Tag Archives: Plutarch

Whatever We Achieve Inwardly Will Change Outer Reality

J. K. Rowling? Anaïs Nin? Plutarch? Otto Rank?

thinking10Dear Quote Investigator: J. K. Rowling created the beloved fantasy universe of Harry Potter and the Hogwarts School of Witchcraft and Wizardry. She delivered a humorous and touching commencement address at Harvard University in 2008. While in college she studied the classics, and her address included a quotation from a prominent ancient Greek essayist: 1

One of the many things I learned at the end of that Classics corridor down which I ventured at the age of 18, in search of something I could not then define, was this, written by the Greek author Plutarch: What we achieve inwardly will change outer reality.

That is an astonishing statement and yet proven a thousand times every day of our lives. It expresses, in part, our inescapable connection with the outside world, the fact that we touch other people’s lives simply by existing.

Did Plutarch really write this? Would you please help?

Quote Investigator: QI and other researchers have not yet found this statement in Plutarch’s writings.

The earliest match located by QI appeared in an essay by the prominent diarist and eroticist Anaïs Nin published in the “Journal of the Otto Rank Association” in 1973. The text was based on a talk delivered by Nin during an Association meeting in October 1972. Emphasis added to excerpts by QI: 2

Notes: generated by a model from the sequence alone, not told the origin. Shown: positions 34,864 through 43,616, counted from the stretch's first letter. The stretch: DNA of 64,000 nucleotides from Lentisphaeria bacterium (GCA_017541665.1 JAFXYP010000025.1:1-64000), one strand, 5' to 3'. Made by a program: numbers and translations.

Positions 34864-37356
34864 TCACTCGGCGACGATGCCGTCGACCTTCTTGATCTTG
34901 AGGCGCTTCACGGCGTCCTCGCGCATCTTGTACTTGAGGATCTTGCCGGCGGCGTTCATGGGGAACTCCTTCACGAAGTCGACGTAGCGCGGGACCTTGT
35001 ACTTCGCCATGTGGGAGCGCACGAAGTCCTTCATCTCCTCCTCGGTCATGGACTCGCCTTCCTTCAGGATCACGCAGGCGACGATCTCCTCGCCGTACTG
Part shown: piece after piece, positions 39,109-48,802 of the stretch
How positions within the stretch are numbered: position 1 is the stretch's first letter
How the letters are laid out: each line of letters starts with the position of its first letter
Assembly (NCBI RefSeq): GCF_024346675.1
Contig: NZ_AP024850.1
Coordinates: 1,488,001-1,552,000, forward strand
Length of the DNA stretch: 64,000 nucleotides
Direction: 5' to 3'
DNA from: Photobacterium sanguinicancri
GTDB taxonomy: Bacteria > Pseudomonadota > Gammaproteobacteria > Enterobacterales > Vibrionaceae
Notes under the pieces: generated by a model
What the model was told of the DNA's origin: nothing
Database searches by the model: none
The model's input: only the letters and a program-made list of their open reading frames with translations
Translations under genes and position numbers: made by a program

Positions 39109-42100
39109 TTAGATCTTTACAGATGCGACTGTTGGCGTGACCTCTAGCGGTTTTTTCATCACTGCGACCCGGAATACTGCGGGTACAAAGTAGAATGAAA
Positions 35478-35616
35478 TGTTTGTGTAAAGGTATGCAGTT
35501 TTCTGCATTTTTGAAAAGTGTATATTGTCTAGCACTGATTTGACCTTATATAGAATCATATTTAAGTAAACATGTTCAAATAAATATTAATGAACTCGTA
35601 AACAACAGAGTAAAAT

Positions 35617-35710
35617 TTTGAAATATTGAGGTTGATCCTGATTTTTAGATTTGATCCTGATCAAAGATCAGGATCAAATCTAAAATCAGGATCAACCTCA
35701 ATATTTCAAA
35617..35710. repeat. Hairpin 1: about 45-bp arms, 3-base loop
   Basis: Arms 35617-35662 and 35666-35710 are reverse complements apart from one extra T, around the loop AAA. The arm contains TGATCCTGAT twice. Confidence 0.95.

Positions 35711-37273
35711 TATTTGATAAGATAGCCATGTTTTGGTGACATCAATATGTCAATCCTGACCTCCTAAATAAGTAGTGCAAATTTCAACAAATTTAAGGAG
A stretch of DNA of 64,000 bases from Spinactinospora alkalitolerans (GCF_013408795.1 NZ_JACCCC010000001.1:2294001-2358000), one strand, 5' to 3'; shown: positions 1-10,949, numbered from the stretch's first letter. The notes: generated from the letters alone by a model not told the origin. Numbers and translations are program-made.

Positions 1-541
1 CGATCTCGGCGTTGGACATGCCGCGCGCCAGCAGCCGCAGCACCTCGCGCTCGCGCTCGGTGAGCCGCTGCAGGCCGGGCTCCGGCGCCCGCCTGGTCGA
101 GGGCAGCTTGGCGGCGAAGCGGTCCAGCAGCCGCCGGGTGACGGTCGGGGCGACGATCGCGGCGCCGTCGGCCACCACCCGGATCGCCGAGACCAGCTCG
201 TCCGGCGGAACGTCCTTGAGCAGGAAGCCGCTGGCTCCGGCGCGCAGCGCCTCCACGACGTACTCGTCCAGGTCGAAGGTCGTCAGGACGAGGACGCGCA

Just as the deep sea diver carries a tank of oxygen, we have to carry the kernel of our individual growth with us into the world in order to withstand the pressures, the shattering pressures of outer experiences. But I never lost sight of their interdependence, and now I find in Dr. Rank the following statement: “Whatever we achieve inwardly will change outer reality.”

Nin credited psychoanalyst Otto Rank who was an influential early colleague of Sigmund Freud. QI has not yet found the statement in Rank’s voluminous German writings, but the search has been restricted by limited access. Nin read a French translation of Rank’s “Truth and Reality” in the 1930s. Rank was her therapist and ultimately her lover.

Based on current evidence QI would provisionally credit Otto Rank with the quotation under examination. Below are additional selected citations in chronological order. Continue reading

Notes:

  1. 2008 June, Harvard Magazine, The Fringe Benefits of Failure, and the Importance of Imagination (Commencement Address delivered at Harvard University by J. K. Rowling on June 5, 2008), Cambridge, Massachusetts. (Accessed harvardmagazine.com on December, 13 2016) link
  2. 1973 June, Journal of the Otto Rank Association, Volume 8, Number 1, On Truth and Reality by Anaïs Nin (From a tape recording of talk given by Anaïs Nin at the meeting of The Otto Rank Association held on October 28, 1972 in Doylestown, Pennsylvania), Start Page 51, Quote Page 56, Otto Rank Association, Doylestown, Pennsylvania. (Verified with scans; thanks to the library system of University of North Carolina)